In traditional advertising the narrative is often the starting point to pick out key messages that then manifest as a visual or copy in adverts. With content marketing, it’s the other way around. What are the messages you want to communicate and how can these be turned into a narrative? How can that then form the themes and elements within your content to give you enough room to talk around the subject over the long term.
There are many ways to achieve this. We’re big advocates of the golden circle method, especially given the attitudes of connected consumers.
Rather that the what > how > why approach, the story is told the other way around why > how > what. This is a successful tactic that companies like Apple use as it builds a much stronger affinity with their target market. We know that people buy into businesses with a strong philosophy and sense of purpose and this tactic aligns brand and consumer much more closely.
The consumer journey map we created earlier is where we blend creative and data. Data helps us to understand where and when we should communicate but it’s the creative that makes the difference. Only the best creative will cut through the noise and give us the competitive edge. It’s this blend that is a real area of competitive advantage for brands willing to push themselves and their agency partners.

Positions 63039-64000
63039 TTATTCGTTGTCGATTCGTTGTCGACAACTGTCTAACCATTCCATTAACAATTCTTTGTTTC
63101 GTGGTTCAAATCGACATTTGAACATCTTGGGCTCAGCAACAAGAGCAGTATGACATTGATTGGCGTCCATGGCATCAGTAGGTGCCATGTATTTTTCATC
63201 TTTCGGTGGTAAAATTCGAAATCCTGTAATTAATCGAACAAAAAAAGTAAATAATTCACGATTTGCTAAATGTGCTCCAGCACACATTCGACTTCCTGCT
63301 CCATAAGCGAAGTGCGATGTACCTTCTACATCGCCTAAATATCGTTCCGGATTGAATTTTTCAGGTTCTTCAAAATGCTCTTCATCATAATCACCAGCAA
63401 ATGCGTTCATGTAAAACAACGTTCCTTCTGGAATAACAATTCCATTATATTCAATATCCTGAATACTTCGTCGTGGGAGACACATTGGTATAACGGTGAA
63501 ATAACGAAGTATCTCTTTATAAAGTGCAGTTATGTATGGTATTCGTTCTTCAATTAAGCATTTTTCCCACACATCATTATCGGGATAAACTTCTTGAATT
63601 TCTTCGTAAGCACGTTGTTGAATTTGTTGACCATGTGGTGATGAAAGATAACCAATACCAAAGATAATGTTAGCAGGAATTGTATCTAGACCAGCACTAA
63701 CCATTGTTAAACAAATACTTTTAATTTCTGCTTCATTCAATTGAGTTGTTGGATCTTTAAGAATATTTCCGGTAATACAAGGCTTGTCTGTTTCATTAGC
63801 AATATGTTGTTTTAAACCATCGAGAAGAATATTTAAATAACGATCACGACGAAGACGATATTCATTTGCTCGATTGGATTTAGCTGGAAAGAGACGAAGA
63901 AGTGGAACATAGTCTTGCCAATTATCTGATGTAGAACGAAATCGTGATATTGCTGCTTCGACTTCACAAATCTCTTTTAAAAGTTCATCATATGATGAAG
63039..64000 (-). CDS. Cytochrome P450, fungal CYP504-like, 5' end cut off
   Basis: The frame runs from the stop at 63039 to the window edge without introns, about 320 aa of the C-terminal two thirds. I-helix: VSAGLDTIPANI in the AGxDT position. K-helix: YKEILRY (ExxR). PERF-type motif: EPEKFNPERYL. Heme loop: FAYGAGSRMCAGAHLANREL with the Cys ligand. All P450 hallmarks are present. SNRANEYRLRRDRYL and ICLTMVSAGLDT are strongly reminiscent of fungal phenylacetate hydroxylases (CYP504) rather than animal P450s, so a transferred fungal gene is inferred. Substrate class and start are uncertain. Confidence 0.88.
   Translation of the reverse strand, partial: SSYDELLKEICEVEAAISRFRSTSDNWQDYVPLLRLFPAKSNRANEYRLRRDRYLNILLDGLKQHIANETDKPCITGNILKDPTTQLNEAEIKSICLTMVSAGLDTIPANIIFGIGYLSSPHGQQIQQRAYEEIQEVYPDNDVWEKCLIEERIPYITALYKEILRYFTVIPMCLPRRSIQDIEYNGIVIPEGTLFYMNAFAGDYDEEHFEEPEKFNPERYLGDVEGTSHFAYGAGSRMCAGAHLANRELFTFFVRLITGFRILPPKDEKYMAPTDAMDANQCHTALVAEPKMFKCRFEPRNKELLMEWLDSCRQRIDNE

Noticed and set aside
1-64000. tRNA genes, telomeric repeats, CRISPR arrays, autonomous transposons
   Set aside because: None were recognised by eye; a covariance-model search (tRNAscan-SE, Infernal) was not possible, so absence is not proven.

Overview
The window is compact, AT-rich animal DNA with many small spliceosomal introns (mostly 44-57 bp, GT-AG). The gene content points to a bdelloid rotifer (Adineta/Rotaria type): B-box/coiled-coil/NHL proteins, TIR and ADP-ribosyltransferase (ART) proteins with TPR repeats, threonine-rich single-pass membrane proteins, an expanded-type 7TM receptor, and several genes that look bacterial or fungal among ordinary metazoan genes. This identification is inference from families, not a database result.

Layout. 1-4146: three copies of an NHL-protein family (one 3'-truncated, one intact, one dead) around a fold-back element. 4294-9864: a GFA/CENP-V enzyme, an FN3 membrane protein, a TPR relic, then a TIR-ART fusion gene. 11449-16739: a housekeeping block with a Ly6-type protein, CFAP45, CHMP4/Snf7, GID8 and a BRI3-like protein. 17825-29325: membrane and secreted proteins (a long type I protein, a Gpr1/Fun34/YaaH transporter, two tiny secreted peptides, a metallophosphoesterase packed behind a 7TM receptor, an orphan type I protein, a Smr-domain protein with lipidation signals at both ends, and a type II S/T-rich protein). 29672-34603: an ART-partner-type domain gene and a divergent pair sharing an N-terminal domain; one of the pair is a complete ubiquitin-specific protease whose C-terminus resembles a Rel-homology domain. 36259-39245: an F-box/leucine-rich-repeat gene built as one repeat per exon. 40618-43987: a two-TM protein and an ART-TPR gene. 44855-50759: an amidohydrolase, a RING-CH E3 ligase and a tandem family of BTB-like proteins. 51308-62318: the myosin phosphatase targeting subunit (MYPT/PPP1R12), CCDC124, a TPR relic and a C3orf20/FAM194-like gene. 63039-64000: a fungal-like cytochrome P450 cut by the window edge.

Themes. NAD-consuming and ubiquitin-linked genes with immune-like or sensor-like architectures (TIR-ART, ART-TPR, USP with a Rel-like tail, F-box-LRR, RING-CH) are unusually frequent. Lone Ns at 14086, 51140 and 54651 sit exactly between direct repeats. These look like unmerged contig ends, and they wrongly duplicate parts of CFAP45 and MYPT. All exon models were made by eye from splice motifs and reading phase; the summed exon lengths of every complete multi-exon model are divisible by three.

Something that is increasingly important for brands is how they co-create with both the influencers and their wider brand audience. Customers as advocates, UGC, whatever your preferred term one thing is for sure that bringing external voices into your story not only amplifies its reach but enhances its authenticity. Some of the most successful integrated content campaigns weave external content in from the start. Whether they use a simple device to get people to share pictures or stores such as a branded hashtag or employ more sophisticated tools such as Tint to source UGC content and repurpose this on websites, advertising and in social media. All work on the simple fact that people trust other people more than they trust your brand. It’s word of mouth at scale and thinking about how your concept and strategy can incorporate it can help a good campaign become a great campaign.